The Ajanta Cave Murals Ajanta Cave 1 Mahajanaka Jataka mural (2015); Jean-Pierre Dalbéra, CC BY 2.0, via Wikimedia Commons


The Vākāṭaka Period

It would not be until the 5th century that the second phase of construction at the caves of Ajanta commenced. It was long accepted that the Ajanta Caves were created over an extended period of time that lasted from the 4th to the 6th centuries. However, contemporary studies have suggested that construction actually took place over a relatively short time span ranging from 460 to 480 BCE. While these dates are still highly contested by many scholars, many authors of prominent Indian art publications have adopted this date in their books. 

The works produced in this phase are attributed to Buddhism traditions known as Mahāyāna.

Caves 1 to 8, 11, and 14 through 29 were created during this phase of the caves of Ajanta. Some of the older Ajanta cave murals were also repainted during this phase, as well as the creation of the most elaborate Ajanta cave paintings. Construction of the caves would eventually cease around 480 CE, but there are accounts of it still being used through the centuries, such as Xuanzang’s 7th-century description of the caves as well as the presence of medieval-era graffiti, yet they were no longer used by the Buddhists.

Explore Ajanta Caves Ajanta Caves 14 (2016); Anupamg, CC BY-SA 4.0, via Wikimedia Commons


The Colonial Era

Although already well known to the locals, the caves were first seen by Western eyes on the 28th of April 1819, when a colonial British officer named John Smith was led to the location by a shepherd while hunting for tigers. He then proceeded to ask villagers from a nearby settlement to bring torches, axes, and spears to cut down the entangled vegetation that covered the entrance to the cave. Without any consideration for the value of the works, he proceeded to scratch the date and his name on one of the bodhisattva paintings. Today one would have to tilt their head upwards to see these markings as the cave floor was filled with about 5 feet of rubble by the time he found the cave.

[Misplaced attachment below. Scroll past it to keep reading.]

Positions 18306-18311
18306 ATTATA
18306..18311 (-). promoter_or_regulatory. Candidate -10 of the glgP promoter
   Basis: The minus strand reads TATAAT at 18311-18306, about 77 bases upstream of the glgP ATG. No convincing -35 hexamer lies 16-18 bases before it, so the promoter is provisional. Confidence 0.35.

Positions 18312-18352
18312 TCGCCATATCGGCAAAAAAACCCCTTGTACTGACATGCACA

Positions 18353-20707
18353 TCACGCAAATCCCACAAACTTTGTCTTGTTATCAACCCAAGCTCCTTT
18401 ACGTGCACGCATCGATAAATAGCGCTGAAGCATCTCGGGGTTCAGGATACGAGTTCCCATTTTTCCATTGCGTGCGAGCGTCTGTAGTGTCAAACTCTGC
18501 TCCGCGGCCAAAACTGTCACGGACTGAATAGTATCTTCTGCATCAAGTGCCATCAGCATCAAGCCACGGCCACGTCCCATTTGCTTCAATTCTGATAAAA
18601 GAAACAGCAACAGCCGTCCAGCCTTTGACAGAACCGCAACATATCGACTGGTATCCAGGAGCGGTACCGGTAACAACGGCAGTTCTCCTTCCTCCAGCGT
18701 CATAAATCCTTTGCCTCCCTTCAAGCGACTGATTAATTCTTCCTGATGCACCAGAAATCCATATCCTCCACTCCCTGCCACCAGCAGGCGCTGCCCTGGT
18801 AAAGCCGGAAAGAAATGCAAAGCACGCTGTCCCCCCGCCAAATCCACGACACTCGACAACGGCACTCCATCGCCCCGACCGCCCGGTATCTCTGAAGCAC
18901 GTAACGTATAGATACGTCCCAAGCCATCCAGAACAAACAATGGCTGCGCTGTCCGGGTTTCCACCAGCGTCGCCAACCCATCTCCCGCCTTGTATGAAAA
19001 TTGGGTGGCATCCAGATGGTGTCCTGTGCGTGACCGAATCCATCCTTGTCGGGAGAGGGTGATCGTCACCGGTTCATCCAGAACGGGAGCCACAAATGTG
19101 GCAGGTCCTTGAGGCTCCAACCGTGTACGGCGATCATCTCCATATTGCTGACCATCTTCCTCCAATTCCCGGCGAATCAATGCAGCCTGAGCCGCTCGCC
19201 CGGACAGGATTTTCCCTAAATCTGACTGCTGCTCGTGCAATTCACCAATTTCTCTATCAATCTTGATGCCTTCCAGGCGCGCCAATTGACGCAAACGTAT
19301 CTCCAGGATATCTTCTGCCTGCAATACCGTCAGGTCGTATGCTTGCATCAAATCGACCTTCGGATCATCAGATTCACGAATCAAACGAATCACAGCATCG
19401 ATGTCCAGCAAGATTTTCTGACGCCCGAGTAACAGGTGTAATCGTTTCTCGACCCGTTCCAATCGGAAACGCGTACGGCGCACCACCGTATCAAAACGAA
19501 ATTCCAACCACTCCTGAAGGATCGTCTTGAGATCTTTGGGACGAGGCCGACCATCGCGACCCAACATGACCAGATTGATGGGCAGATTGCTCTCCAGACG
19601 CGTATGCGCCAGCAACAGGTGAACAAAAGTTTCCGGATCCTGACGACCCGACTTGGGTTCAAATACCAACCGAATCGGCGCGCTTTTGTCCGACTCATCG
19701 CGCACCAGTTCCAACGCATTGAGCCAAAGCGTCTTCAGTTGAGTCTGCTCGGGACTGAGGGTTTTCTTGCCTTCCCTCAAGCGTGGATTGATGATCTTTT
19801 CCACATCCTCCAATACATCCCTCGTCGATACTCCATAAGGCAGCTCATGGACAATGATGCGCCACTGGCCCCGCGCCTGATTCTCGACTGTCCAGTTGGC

Due to the impressive and beautiful Ajanta cave paintings, the striking architecture, and the exotic setting, the complex of caves was world-renowned within a few decades.

The Bombay Cave Temple Commission was established by the Royal Asiatic Society in 1848, for the purpose of cleaning, documenting, and copying the Ajanta Cave murals. During this period, the site was located in the state of Hyderabad, which was outside of British colonial territory and was controlled by a prince. Hyderabad’s last Nizam commissioned various people to restore the Ajanta cave paintings, convert the site into a museum, and build a road that would transport tourists to the Ajanta Caves at a price. However, due to gross mismanagement, the caves experienced even worse deterioration, and it would only be in the post-Independence years that the state eventually constructed the facilities, integrated better management systems, and facilitated the necessary transport infrastructure.